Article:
Before the start of the new financial year is one of the best times to update your business plan. You’re over the start of year rush, and that means it’s easier to set aside the time to actually give the business plan a proper spring clean. Now is the best time to think creatively, and really look at your business and how to tackle the year ahead.
A question to ask when you are updating your business plan is ‘what are some of the things you need to consider?’ More than anything, your business plan should be a clear reflection on where your business is right now, and where you would like it to be in 12 months. It needs to be a fairly comprehensive effort, and something you should renew annually so that it doesn’t become stagnant.
There are a few things you need to consider when making a business plan:
1. Find enough time to properly refresh your plan
A business plan done properly takes time to complete. Make sure you dedicate a realistic amount of time to properly develop it. You can’t expect to get anything done in that 2 hours that you have between classes, or in the 1 hour you have after making dinner and falling asleep at the end of your day! It will likely take days, even weeks, so think about how you can rearrange your day to make the time available.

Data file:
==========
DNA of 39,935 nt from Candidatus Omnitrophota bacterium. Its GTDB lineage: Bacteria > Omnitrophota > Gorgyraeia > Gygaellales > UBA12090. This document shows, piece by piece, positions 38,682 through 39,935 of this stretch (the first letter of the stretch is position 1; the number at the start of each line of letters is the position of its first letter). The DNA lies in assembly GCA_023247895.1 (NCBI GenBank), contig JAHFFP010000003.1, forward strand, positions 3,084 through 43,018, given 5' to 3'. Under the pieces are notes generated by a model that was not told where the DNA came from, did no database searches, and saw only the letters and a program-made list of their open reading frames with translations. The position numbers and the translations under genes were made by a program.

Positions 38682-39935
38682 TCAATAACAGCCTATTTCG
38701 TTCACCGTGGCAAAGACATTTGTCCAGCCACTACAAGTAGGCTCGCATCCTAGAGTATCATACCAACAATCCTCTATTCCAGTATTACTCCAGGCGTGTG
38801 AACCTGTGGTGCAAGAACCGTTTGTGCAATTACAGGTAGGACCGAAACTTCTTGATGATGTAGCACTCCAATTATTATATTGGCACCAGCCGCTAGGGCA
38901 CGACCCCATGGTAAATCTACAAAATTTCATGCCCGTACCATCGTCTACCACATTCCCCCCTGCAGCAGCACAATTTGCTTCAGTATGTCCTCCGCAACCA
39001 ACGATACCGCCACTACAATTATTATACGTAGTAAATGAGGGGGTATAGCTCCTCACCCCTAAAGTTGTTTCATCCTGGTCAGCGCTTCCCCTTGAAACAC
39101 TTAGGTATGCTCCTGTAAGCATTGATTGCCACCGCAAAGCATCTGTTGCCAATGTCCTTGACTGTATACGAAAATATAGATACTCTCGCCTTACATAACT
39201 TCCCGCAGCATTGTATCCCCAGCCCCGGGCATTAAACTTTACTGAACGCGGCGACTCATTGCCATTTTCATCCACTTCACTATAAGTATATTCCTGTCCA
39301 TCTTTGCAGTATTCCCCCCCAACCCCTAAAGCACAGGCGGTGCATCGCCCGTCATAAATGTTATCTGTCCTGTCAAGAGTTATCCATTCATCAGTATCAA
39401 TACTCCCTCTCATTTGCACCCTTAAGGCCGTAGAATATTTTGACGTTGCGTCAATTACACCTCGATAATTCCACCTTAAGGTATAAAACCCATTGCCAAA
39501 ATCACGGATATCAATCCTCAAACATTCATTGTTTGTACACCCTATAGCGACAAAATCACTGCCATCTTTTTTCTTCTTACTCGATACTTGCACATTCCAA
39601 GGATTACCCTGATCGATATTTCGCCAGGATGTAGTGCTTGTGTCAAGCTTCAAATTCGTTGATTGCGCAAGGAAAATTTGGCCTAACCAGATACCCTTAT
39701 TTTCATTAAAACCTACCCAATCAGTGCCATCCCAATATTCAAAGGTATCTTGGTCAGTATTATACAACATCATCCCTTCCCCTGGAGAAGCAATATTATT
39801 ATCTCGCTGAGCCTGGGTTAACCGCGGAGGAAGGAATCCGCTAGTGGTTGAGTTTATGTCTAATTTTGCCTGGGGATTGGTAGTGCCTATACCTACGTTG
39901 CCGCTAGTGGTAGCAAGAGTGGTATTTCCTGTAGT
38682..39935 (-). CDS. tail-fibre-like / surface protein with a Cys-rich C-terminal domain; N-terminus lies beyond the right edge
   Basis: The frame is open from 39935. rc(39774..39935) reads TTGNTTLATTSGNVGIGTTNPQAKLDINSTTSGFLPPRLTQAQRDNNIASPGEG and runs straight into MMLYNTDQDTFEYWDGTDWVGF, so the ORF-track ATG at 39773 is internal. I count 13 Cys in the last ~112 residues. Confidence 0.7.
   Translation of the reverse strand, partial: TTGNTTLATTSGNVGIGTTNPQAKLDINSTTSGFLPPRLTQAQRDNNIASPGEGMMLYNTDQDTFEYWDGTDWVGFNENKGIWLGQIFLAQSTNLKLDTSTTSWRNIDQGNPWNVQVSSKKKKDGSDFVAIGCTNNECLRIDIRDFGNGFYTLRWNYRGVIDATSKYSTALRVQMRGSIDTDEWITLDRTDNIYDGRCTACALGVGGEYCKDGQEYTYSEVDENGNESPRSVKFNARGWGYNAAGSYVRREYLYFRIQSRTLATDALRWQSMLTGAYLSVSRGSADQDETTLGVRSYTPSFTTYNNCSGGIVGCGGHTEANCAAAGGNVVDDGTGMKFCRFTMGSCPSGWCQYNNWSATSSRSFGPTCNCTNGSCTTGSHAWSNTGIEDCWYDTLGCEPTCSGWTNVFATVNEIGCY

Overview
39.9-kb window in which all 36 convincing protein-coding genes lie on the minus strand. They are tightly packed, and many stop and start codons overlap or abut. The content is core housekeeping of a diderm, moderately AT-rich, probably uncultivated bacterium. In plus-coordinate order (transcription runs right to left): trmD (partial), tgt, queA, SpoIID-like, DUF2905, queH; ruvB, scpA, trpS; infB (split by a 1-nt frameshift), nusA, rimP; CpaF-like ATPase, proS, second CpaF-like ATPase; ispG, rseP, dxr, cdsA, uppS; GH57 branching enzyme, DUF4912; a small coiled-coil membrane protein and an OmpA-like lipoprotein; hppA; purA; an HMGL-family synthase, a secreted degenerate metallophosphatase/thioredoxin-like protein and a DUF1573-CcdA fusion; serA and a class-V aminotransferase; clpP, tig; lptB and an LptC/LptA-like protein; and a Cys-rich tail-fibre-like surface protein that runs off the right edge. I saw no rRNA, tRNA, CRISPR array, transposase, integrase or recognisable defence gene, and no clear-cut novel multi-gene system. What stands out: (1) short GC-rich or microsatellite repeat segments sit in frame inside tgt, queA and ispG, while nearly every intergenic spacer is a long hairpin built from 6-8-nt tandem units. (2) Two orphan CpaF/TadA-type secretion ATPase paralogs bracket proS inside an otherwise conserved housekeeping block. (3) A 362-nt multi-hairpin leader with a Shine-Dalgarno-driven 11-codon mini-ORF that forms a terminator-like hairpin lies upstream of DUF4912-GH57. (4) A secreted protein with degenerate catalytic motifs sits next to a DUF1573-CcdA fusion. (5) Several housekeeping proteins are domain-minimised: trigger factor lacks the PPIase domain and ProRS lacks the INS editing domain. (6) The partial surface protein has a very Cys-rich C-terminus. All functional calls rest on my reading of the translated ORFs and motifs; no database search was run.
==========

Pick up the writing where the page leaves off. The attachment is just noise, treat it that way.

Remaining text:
2. Get started early and ask for feedback along the way
Don’t worry about sharing or discussing your plan with trusted advisors as you are developing it. Don’t worry if it’s not perfect or finished, better to be on the right track. Once you have completed the plan, leave it for a period of say a week, then go back and read over it with fresh eyes. Does it all still make sense? Are there any obvious gaps in your strategy? Any errors in your projections? Is it clear what you are trying to say? This is yet another good reason to do a business plan at the start of the year, as you can complete it before you have business opportunities that call for you to share it.
3. Be clear about what you want to achieve through the business plan
Too many business plans are vague about the intent of the business. Stating “We wish to grow 50%” means nothing. Alternatively,“We plan on improving revenue by 50%, profit by 10%, and opening at least two new gyms in key locations” is a far more distinct goal. The clearer your goals, the easier it will be to create a business plan laying out specific steps to achieving them.
There are a couple of common goals that business plans typically reflect; consider whether any of these are applicable to your own operation.
- Growth in servicesBusinesses that add additional services are able to increase revenue by selling to new customers, or upselling to existing ones. For example, you might develop new fitness programs or begin organising fitness camps as a service. Adding new services typically comes at significant costs in marketing and customer acquisition however, so be sure to factor this into the business plan.